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Iron snow, crystal floats and inner core growth: Modes of core solidification and implications for dynamos in terrestrial planets and moons

Breuer, D. and Rückriemen, Tina and Spohn, T. (2015) Iron snow, crystal floats and inner core growth: Modes of core solidification and implications for dynamos in terrestrial planets and moons. Progress in Earth and Planetary Science (2). Springer. DOI: 10.1186/s40645-015-0069-y ISSN 2197-4284

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Official URL: http://link.springer.com/article/10.1186%2Fs40645-015-0069-y

Abstract

Recent planetary space missions, new experimental data, and advanced numerical techniques have helped to improve our understanding of the deep interiors of the terrestrial planets and moons. In the present review, we summarize recent insights into the state and composition of their iron (Fe)-rich cores, as well as recent findings about the magnetic field evolution of Mercury, the Moon, Mars, and Ganymede. Crystallizing processes in iron-rich cores that differ from the classical Earth case (i.e., Fe snow and iron sulfide (FeS) crystallization) have been identified and found to be important in the cores of terrestrial bodies. The Fe snow regime occurs at pressures lower than that in the Earth’s core on the iron-rich side of the eutectic, where iron freezes first close to the core–mantle boundary rather than in the center. FeS crystallization, instead, occurs on the sulfur-rich side of the eutectic. Depending on the core temperature profile and the pressure range considered, FeS crystallizes either in the core center or close to the core–mantle boundary. The consequences of the various crystallizing mechanisms for core dynamics and magnetic field generation are discussed. For the Moon, revised paleomagnetic data obtained with advanced techniques suggest a peculiar history of its internal dynamo, with an early strong field persisting between 4.25 and 3.5 Ga, and subsequently a much weaker field. In addition, the long-lasting dynamo and the possible presence of an inner core, as inferred from a revised interpretation of Apollo seismic data, suggest core crystallization as a viable process of magnetic field generation for a substantial period during lunar evolution. The present-day magnetic fields of Mercury and Ganymede (if they occur on the iron-rich side of the Fe–FeS eutectic) and the related dynamo action are likely generated in the Fe snow regime and seem to be recent features. An earlier dynamo in Mercury would have been powered differently. For Mercury, MESSENGER data further suggest core formation under reducing conditions that may have resulted in an Fe–S–Si composition, further complicating the core crystallization process. Mars, with its early and strong paleo-field, likely has not yet started to freeze out an inner iron core.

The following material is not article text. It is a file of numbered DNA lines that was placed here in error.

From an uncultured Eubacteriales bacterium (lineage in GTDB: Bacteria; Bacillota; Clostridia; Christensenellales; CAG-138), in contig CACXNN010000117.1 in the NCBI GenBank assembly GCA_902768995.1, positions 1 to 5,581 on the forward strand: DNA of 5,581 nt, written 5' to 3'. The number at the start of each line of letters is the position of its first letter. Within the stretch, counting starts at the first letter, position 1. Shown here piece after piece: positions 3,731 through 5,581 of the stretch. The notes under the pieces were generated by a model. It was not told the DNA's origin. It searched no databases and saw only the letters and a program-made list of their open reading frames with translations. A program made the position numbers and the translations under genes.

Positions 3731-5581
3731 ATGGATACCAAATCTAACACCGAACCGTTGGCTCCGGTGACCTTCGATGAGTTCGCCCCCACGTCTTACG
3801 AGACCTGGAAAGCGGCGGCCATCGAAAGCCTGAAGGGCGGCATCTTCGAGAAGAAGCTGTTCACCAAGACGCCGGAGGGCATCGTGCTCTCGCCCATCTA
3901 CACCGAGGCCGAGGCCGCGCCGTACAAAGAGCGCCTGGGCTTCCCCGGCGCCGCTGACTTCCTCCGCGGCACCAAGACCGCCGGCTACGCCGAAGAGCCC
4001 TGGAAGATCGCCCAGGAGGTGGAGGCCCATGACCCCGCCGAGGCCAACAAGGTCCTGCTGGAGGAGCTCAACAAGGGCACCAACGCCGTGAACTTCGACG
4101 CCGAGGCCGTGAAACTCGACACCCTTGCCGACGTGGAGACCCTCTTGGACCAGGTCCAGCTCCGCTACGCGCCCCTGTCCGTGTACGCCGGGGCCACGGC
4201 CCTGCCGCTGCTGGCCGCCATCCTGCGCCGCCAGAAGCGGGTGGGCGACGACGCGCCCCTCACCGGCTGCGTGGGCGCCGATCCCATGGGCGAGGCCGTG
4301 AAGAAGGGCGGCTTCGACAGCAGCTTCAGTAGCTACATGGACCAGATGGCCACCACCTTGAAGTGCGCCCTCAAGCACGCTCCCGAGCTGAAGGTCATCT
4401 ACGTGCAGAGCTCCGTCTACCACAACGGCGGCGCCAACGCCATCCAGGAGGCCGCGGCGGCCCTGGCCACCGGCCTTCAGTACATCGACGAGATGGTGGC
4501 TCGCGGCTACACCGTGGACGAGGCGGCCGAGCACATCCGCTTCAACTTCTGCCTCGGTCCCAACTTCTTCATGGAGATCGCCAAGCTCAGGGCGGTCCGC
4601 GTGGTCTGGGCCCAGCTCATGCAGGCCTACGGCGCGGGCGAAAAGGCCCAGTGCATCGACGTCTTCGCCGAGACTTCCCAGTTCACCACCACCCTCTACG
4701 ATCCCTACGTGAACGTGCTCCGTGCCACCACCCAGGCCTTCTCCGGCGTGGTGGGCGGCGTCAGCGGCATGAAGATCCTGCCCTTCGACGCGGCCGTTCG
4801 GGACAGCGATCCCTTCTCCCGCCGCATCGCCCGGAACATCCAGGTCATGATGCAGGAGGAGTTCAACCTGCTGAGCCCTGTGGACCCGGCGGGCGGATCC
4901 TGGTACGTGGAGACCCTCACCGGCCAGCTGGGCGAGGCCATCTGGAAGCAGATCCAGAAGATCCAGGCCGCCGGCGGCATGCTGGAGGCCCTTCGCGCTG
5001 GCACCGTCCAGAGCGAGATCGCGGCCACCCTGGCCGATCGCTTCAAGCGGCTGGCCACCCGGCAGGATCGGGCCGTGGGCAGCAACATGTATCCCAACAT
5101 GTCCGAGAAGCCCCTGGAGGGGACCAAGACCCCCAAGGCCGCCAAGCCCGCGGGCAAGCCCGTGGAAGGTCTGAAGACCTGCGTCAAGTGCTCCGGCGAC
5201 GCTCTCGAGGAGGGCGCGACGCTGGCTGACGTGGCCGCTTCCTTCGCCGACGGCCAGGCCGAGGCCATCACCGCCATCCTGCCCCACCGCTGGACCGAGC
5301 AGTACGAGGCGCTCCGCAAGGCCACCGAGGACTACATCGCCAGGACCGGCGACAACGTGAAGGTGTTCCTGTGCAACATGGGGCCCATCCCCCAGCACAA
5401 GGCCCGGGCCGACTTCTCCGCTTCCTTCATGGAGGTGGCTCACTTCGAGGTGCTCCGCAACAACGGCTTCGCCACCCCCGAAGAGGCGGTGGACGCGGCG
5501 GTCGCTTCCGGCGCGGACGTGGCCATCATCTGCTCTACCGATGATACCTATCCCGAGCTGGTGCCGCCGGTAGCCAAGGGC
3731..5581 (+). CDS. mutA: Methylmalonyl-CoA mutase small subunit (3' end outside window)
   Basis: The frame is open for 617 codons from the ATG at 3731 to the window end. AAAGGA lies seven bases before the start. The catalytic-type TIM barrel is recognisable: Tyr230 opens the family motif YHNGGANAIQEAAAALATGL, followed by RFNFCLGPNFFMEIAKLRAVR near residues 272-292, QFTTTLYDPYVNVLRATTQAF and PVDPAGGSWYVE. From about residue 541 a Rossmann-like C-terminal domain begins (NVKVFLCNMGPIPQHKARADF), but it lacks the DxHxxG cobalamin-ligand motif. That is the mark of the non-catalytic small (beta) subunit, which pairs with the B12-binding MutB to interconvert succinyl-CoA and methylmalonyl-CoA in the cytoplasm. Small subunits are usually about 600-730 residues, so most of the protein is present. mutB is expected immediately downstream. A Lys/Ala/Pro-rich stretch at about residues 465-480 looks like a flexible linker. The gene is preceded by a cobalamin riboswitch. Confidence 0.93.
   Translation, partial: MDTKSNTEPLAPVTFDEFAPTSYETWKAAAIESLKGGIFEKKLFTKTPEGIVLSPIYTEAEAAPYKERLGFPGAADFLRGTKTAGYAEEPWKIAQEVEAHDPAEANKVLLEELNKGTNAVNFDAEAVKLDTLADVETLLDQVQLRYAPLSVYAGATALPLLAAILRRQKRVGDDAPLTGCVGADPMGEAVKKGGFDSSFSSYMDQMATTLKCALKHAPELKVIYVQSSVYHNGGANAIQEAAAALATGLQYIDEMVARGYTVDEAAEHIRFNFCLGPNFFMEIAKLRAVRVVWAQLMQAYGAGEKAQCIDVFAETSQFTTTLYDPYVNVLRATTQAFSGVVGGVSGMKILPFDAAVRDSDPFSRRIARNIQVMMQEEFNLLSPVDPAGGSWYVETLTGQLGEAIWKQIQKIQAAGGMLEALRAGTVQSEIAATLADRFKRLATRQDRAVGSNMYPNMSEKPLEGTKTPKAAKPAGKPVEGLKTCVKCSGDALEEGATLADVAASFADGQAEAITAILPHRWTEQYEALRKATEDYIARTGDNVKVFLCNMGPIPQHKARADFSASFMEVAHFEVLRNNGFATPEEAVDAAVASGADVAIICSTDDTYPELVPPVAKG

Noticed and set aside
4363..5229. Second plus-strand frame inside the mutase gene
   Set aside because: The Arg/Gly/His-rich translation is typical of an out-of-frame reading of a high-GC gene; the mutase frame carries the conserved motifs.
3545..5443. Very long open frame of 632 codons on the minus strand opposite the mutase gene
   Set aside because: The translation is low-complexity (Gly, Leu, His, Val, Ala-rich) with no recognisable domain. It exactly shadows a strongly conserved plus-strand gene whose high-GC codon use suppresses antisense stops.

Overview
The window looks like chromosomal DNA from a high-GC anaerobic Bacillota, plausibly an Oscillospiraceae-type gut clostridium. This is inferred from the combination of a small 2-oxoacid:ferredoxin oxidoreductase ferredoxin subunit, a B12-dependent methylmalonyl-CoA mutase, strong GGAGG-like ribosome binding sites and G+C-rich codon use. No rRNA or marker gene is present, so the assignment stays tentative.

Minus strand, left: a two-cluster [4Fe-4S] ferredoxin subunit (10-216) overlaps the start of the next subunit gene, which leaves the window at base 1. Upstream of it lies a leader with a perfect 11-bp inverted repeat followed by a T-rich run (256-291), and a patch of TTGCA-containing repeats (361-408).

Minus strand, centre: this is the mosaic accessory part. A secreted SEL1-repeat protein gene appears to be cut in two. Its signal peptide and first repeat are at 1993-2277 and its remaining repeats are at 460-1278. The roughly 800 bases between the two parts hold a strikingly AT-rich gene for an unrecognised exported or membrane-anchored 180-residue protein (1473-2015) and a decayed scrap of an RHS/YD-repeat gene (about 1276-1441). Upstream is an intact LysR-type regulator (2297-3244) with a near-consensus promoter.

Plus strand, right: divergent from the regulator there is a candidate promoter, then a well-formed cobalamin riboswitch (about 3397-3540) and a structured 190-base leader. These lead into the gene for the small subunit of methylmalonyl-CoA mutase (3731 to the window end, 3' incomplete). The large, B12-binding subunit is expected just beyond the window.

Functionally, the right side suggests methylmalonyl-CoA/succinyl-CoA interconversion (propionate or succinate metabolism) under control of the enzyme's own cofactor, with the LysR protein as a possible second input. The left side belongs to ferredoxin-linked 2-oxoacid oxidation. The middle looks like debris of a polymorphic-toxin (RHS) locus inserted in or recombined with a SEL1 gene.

Item URL in elib:https://elib.dlr.de/101626/
Document Type:Article
Title:Iron snow, crystal floats and inner core growth: Modes of core solidification and implications for dynamos in terrestrial planets and moons
Authors:
AuthorsInstitution or Email of AuthorsAuthors ORCID iD
Breuer, D.doris.breuer (at) dlr.deUNSPECIFIED
Rückriemen, Tinatina.rueckriemen (at) dlr.deUNSPECIFIED
Spohn, T.tilman.spohn (at) dlr.deUNSPECIFIED
Date:16 November 2015
Journal or Publication Title:Progress in Earth and Planetary Science
Refereed publication:Yes
Open Access:Yes
Gold Open Access:Yes
In SCOPUS:Yes
In ISI Web of Science:Yes
DOI :10.1186/s40645-015-0069-y
Editors:
EditorsEmail
Yasufumi, IryuTohoku University, Japan
Publisher:Springer
ISSN:2197-4284
Status:Published
Keywords:core crystallization, moons, terrestrial planets
HGF - Research field:Aeronautics, Space and Transport
HGF - Program:Space
HGF - Program Themes:Space Science and Exploration
DLR - Research area:Raumfahrt
DLR - Program:R EW - Erforschung des Weltraums
DLR - Research theme (Project):R - Vorhaben Exploration des Sonnensystems
Location: Berlin-Adlershof
Institutes and Institutions:Institute of Planetary Research
Institute of Planetary Research > Leitungsbereich PF
Institute of Planetary Research > Planetary Physics
Deposited By: Rückriemen, Tina
Deposited On:07 Jan 2016 09:39
Last Modified:01 Dec 2018 19:51

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